A Virginia law requiring voters to show photo identification goes on trial in federal court on Monday, with Democratic officials claiming it is discriminatory and aimed at keeping party voters from casting ballots.
Defenders of the 2013 Virginia law say that it is aimed at preventing voter fraud. The trial, in U.S. district court in Richmond, Virginia, is one of several voting rights legal battles in process as Democrats and Republicans square off ahead of November's presidential election.
The Democratic Party of Virginia and two party activists are suing the Virginia State Board of Elections and want Judge Henry Hudson to strike down the law.
Their lawyers said in a filing that the Republican-controlled state legislature passed the photo ID measure "to stall, if not reverse, the growing success of the Democratic Party in Virginia."
In 2008 President Barack Obama was the first Democrat to carry Virginia in more than 40 years, in part because of turnout among black, Latino and young voters. Obama took the state again in 2012.
The 2013 law has outsized effect on poor, minority and younger voters since they are less likely to have photo IDs, such as driver's licenses, the lawsuit said.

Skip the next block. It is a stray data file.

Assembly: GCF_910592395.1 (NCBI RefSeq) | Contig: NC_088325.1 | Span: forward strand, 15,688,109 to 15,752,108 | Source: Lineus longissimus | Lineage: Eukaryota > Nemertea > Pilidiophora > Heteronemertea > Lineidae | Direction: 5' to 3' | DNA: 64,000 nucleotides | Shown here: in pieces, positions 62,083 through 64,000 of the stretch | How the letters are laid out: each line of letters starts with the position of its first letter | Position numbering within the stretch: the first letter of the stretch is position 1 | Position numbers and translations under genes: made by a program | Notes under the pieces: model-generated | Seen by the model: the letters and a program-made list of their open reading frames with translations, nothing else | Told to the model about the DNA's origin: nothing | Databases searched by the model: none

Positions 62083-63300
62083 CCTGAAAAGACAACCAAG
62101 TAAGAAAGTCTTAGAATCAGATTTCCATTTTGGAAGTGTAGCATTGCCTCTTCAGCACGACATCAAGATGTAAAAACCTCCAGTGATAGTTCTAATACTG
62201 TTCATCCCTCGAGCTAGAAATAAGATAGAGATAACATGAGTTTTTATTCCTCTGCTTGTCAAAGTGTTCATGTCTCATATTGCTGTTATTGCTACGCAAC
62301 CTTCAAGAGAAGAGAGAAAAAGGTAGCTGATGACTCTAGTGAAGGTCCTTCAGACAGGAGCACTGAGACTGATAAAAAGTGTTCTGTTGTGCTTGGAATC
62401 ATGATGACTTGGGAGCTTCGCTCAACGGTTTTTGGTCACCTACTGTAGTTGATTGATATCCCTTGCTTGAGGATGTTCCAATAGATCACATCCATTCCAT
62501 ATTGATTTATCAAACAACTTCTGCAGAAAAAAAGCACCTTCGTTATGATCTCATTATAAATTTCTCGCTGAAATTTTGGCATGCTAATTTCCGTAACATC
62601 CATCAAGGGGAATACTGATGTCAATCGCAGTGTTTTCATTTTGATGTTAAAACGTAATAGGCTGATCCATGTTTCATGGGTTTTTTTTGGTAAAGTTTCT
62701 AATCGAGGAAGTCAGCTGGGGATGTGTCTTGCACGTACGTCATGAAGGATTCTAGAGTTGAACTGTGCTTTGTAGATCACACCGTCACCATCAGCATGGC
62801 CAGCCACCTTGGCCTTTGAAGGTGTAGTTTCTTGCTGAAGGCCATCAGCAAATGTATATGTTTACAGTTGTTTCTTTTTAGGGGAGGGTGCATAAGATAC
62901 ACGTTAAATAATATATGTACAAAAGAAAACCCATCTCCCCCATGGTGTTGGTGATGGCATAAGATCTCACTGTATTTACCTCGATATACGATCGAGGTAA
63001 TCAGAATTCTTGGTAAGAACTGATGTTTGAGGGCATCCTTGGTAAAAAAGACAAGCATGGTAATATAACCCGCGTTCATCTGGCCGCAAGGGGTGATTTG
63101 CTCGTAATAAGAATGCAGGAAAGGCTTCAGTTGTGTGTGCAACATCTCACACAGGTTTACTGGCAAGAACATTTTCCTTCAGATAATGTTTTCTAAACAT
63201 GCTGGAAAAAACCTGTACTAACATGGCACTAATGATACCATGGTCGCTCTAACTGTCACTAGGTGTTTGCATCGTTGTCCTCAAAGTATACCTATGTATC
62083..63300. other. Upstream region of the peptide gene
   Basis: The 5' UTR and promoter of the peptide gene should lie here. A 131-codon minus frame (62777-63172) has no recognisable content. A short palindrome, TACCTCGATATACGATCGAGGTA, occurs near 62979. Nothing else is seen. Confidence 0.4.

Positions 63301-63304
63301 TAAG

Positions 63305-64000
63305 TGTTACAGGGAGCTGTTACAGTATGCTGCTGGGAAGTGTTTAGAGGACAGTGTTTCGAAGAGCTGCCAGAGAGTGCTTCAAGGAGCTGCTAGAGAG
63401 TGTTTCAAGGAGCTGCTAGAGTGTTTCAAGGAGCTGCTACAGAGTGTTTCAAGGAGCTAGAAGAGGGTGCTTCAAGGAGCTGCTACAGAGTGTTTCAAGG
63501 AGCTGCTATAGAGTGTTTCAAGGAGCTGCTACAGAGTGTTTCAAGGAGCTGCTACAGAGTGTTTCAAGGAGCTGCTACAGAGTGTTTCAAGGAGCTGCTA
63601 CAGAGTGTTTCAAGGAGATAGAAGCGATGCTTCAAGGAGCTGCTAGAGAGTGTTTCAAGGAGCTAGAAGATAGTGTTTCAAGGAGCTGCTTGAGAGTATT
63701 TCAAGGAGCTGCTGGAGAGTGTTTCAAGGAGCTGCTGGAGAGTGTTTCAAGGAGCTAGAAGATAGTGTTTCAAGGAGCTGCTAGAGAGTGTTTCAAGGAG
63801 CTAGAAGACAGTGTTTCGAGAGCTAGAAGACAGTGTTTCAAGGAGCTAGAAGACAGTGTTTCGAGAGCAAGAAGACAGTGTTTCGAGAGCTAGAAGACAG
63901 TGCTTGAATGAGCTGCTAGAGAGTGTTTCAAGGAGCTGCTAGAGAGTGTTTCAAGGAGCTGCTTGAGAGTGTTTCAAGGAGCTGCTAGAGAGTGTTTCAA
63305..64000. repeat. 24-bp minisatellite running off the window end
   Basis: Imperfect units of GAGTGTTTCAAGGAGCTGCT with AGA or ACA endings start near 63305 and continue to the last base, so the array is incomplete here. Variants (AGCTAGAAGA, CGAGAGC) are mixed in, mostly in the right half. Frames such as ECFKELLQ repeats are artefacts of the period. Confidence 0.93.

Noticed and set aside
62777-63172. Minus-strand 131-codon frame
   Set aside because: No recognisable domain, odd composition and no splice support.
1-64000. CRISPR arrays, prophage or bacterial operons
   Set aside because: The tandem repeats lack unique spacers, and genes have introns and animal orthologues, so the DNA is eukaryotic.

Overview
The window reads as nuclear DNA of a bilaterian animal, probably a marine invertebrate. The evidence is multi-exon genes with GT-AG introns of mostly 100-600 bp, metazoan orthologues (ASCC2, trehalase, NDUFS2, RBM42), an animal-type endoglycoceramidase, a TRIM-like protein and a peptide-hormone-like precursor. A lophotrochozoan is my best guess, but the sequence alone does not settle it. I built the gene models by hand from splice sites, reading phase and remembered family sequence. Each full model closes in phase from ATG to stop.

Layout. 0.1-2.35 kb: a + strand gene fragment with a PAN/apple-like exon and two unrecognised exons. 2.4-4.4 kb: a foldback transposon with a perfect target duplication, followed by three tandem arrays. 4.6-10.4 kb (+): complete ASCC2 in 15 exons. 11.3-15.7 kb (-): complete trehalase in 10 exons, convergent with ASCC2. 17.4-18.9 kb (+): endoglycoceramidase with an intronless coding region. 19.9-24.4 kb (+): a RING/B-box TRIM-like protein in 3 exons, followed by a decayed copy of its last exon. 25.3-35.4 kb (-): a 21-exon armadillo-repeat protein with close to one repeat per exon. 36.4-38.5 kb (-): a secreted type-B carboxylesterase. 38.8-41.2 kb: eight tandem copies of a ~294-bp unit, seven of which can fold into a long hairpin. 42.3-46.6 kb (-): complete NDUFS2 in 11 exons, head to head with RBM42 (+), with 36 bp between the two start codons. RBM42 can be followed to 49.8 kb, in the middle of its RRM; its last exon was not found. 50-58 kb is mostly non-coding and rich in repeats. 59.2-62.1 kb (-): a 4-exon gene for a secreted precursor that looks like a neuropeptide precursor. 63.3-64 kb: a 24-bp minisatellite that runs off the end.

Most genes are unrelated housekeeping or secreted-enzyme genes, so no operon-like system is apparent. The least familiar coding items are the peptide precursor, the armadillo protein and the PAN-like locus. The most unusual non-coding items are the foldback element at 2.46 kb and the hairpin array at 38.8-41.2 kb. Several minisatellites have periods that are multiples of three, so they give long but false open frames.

State election records show that in October 2014, about 197,000 registered voters in the state did not have a driver's license, the lawsuit said. As of May 2015, the state Elections Department had printed only 4,117 free voter photo cards, it said.
In addition, the suit asks the court to strike down a state requirement that restores voting rights to non-violent felons only on an individual basis. It also wants the court to take steps to reduce long waiting times at polls.
Lawyers for the elections board contend that the photo ID requirement will neither disenfranchise any voters nor cut turnout.
Election officials "deny that acquiring the identification required by the statute is an unreasonable or arbitrary burden," they said in a filing.
Last week, the American Civil Liberties Union sued Kansas officials over proof of citizenship required for people trying to register to vote when they renewed or applied for drivers' licenses.
North Carolina's photo ID law for voters also is being challenged in court.